Employers and employees can now (under Section 111A of the Employment Rights Act 1996) have a protected “off the record” conversation provided the purpose is to explore the possibility of a potential settlement agreement. This means that, subject to some limited exceptions, for example if there has been improper behaviour, anything said by either party can’t be used as evidence in an unfair dismissal claim.

It is, however, important to remember that the protected conversation rule only applies to unfair dismissal claims; not other types of claim such as discrimination or breach of contract.

Either party can initiate a protected conversation but it is really important to take legal advice first to avoid making costly mistakes. At aiMac-hr we specialise in providing the right advice for employers and employees.  An employer will certainly want to know the best way to approach things and an employee will often have questions concerning things like confidentiality, representation and tactics to adopt.

The financial amount is usually the most important aspect of any settlement agreement for both parties but there are other important non-monetary considerations too, including whether a reference and/or outplacement support will be provided and a potential release from any restrictions in a contract of employment.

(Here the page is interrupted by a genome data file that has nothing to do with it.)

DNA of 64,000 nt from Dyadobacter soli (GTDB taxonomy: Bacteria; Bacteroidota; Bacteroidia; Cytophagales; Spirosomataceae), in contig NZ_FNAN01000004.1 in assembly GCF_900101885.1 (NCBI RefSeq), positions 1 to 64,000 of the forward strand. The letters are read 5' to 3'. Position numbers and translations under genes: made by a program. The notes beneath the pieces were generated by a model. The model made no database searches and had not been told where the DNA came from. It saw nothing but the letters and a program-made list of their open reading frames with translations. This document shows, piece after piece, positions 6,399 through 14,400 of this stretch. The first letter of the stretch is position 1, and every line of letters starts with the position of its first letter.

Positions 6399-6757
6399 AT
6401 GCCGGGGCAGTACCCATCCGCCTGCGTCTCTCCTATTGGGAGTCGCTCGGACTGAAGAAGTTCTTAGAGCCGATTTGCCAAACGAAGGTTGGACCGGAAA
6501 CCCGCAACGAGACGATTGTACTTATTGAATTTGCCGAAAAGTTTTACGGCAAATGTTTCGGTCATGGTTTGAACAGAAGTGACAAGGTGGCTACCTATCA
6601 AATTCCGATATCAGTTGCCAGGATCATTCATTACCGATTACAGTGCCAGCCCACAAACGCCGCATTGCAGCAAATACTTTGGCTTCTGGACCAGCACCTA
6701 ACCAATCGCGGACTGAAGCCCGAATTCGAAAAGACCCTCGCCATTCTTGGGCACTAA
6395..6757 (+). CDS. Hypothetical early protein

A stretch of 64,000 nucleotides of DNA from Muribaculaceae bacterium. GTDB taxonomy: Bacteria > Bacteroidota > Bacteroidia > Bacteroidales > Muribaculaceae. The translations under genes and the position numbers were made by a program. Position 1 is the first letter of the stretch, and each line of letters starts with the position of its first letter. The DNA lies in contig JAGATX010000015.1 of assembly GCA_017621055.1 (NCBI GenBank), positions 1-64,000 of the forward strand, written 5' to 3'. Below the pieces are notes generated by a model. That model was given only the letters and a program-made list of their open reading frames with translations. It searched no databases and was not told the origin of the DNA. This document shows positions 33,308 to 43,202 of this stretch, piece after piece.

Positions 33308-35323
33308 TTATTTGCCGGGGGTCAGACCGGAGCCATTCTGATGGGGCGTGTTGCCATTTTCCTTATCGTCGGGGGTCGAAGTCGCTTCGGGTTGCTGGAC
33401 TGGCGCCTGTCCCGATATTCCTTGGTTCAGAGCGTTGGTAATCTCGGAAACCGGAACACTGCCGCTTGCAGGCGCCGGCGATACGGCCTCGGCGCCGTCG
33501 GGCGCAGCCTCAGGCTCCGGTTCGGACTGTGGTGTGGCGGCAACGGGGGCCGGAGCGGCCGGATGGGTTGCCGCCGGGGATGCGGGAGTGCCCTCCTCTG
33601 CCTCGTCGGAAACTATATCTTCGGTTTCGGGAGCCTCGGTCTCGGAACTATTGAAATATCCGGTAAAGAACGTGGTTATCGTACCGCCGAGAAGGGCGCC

Negotiation tactics are crucially important in securing the best deal, whether you are an employer or an employee. This is where the expertise of aiMac-hr really comes into play because we know the right way to approach things and the best strategies to adopt. Sometimes it is better to focus on goodwill, whilst at other times it might be necessary to threaten dismissal/legal proceedings; or even a combination of both. No two situations are ever exactly the same and we can advise accordingly.

An employer must give an employee a reasonable period of time (10 days) to consider any proposed settlement agreement.